Highlights of the 2020 Southeast Regional Winter Woodfest at the Lake Yale Baptist Conference Center, Eustis, Florida
The Lake Yale meeting is the most attended US IWCS meeting. This year, it will be held Monday afternoon through Friday breakfast, February 17 – 21, 2020. The registration form is located at http:woodcollectors.org/pdf/2020-southeast-regional-woodfest-registration.pdf. 10/20/2019
Request for vouchered chestnut samples to assist with a joint American Chestnut Society and Pennsylvania State University research project. *– Letter from Chuck Ray –*
November-December 2019 President’s Message
I have so much to report that I contacted Mihaly ahead of time to see if he could work it all in. Here goes …
Christine and I have just returned from the Canberra, Australia, Australasia Region AGM. We were treated like royalty not only by the Aussie members but nearly everyone we encountered. I was advised that the Australians put on a good meet and we were certainly not disappointed! I’ll not take space here to mention everyone who housed and fed us, but they were all wonderful and we will remember them fondly. And don’t forget the wood – I shipped five large boxes back to myself.
I’ll take yet another opportunity here to remind you that if you are not attending IWCS meets, you are missing out on the best benefit of membership. Also, consider that if you choose to host a meet, you might be making lifelong memories for others. If you think your location has little to offer you, you need to ask yourself why you’re living there.
The USA September Annual General Meeting in Shipshewana (IN), was a huge success in fund-raising, the meet content and tours. I grew up just miles from Shipshewana and wondered what the big attraction could be when Roger Pletcher #8016 suggested it as a possible AGM location two years ago. It has changed since I was a kid many, many years ago. The complimentary Rise’n Roll bakery’s cinnamon caramel doughnuts alone were worth the price of registration. The thought of them is making me a bit peckish, Australian for kind of hungry.The USA September Annual General Meeting in Shipshewana (IN), was a huge success in fund-raising, the meet content and tours. I grew up just miles from Shipshewana and wondered what the big attraction could be when Roger Pletcher #8016 suggested it as a possible AGM location two years ago. It has changed since I was a kid many, many years ago. The complimentary Rise’n Roll bakery’s cinnamon caramel doughnuts alone were worth the price of registration. The thought of them is making me a bit peckish, Australian for kind of hungry.
The low point for me was the wood auction. I talked the committee into making it huge, inviting the public to participate for a $10 bidder’s fee. We hired a professional auctioneer, had fliers printed, advertised in local newspapers and an auction website and I donated about 2,000 board feet of kiln dried, surfaced lumber from my inventory. As I recall, only 15 outsiders came and only about five of them bought anything. Despite this, there was so much material that the net receipts were about what would be considered usual. The experiment is now over.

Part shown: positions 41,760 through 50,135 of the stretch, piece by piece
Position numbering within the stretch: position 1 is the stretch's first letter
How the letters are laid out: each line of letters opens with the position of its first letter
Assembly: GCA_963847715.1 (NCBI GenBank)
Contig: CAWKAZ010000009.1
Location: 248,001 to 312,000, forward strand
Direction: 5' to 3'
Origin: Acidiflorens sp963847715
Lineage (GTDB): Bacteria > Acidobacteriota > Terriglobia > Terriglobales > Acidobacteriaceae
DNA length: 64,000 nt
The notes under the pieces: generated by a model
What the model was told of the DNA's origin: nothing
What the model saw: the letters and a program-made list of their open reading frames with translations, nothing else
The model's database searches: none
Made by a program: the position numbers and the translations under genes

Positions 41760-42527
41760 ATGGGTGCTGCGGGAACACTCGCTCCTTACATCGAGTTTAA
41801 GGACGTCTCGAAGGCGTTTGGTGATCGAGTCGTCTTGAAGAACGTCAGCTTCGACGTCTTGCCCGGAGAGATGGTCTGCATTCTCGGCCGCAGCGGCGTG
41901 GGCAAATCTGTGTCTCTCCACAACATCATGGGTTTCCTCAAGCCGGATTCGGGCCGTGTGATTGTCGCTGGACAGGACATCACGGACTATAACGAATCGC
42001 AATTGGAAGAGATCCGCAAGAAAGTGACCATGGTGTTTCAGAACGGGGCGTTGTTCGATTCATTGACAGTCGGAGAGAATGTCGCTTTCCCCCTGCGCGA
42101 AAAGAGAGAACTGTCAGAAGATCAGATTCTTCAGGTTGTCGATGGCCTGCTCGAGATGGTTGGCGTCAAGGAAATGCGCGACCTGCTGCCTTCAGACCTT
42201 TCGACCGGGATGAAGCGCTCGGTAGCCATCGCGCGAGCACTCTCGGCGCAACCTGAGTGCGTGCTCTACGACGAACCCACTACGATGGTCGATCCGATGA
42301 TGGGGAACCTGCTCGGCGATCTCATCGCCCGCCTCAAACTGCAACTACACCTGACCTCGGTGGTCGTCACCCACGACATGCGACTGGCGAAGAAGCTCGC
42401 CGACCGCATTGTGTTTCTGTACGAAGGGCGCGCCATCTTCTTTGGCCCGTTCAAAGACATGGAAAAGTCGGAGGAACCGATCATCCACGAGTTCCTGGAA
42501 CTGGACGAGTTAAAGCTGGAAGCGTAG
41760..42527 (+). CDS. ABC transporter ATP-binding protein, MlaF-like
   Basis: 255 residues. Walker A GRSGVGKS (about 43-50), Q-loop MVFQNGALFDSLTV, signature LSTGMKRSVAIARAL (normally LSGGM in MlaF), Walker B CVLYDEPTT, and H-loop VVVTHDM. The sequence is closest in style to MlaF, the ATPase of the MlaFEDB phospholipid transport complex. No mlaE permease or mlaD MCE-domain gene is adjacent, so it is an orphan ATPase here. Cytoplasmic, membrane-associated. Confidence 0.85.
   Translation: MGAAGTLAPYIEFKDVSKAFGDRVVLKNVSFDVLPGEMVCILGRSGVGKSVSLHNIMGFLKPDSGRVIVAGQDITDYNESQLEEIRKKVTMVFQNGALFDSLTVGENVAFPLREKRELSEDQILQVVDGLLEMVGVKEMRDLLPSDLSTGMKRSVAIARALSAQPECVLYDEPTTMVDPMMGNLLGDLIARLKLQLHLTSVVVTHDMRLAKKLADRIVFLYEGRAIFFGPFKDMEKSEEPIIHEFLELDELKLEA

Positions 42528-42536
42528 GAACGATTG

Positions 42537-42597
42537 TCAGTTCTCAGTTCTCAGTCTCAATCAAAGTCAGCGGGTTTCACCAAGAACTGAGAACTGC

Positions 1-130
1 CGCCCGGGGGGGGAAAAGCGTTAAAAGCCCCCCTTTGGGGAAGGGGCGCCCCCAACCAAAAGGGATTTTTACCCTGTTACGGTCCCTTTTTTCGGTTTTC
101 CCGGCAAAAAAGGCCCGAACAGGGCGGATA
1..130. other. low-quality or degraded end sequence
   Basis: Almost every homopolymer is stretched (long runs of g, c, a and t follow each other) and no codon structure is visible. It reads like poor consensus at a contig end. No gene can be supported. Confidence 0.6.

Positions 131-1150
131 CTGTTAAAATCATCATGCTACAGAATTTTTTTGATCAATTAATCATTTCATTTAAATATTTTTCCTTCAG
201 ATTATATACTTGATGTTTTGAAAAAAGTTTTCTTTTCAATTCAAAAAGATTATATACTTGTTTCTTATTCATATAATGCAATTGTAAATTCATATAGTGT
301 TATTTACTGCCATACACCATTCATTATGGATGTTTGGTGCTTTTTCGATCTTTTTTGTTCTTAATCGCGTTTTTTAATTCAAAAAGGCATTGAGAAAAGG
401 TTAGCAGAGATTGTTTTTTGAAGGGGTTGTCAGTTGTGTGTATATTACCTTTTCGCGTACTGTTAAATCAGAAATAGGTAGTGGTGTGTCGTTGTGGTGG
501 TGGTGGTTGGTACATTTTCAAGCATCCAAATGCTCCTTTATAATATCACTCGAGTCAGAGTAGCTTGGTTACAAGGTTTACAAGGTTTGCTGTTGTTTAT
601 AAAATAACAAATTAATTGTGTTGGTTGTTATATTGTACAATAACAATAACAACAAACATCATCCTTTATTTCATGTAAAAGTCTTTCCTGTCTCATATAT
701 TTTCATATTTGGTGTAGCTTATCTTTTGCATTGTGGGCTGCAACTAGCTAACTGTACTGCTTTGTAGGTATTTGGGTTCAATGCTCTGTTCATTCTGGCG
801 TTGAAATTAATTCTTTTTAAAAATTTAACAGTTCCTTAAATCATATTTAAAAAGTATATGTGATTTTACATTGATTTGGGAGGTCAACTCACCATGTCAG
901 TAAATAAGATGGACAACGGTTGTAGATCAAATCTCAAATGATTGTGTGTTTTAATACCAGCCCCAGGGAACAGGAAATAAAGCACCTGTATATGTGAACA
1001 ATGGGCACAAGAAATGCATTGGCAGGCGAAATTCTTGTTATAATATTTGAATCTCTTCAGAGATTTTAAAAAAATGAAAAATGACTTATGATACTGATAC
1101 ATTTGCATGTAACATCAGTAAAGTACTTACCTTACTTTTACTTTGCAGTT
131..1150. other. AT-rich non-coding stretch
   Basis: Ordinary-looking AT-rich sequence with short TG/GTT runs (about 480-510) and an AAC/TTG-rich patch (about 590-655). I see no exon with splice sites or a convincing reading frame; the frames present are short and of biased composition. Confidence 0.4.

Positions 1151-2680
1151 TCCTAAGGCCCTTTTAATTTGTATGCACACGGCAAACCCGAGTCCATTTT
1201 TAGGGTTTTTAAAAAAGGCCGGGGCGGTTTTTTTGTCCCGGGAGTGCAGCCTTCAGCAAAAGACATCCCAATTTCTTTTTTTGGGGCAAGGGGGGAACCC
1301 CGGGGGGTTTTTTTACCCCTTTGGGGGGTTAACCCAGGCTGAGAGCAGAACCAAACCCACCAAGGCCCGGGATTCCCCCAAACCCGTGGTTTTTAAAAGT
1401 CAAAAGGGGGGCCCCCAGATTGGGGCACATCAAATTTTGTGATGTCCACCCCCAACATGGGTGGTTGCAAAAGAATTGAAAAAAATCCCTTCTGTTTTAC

Personnel Changes: As reported earlier, Jim Ciesla #9275 resigned as President-Elect and Dennis Wilson #2324L, Alpena, Michigan, USA has stepped in to take his place. As replacement for President-Elect is an appointment no election is required — just in case you think you slept through that. I know I’ll be leaving out some details and dates, but Dennis served as Secretary/ Treasurer from 1990 – 92, was President from 1999 – 2000, has served as Archivist for the past several years, wrote our Roles and Responsibilities (the Green Book) and more recently, revised the same. Needless to say, Dennis is no stranger to the IWCS and will do us proud! More about Dennis later.
Eric Oman #10103, Lake St. Louis, Missouri, USA has resigned as Secretary/Treasurer. Eric has been an outstanding member and volunteered to do anything asked of him. He and wife Violet are very active in their region and may hold the record for the most regional meets this year. They have enlisted many new IWCS members. He has a full-time job and many other pursuits that I hope he will now have time to enjoy to the fullest.
Patti Dickherber #8719 has agreed to act as interim Secretary/Treasurer until a replacement for Eric can be found. Patti was Secretary/Treasurer from 2017 – 2018 and resigned to have more time to devote to family and genealogy which she got me hooked on. Patti is truly my hero for stepping up! We are in search of her replacement ASAP. Please see the ad on page 4.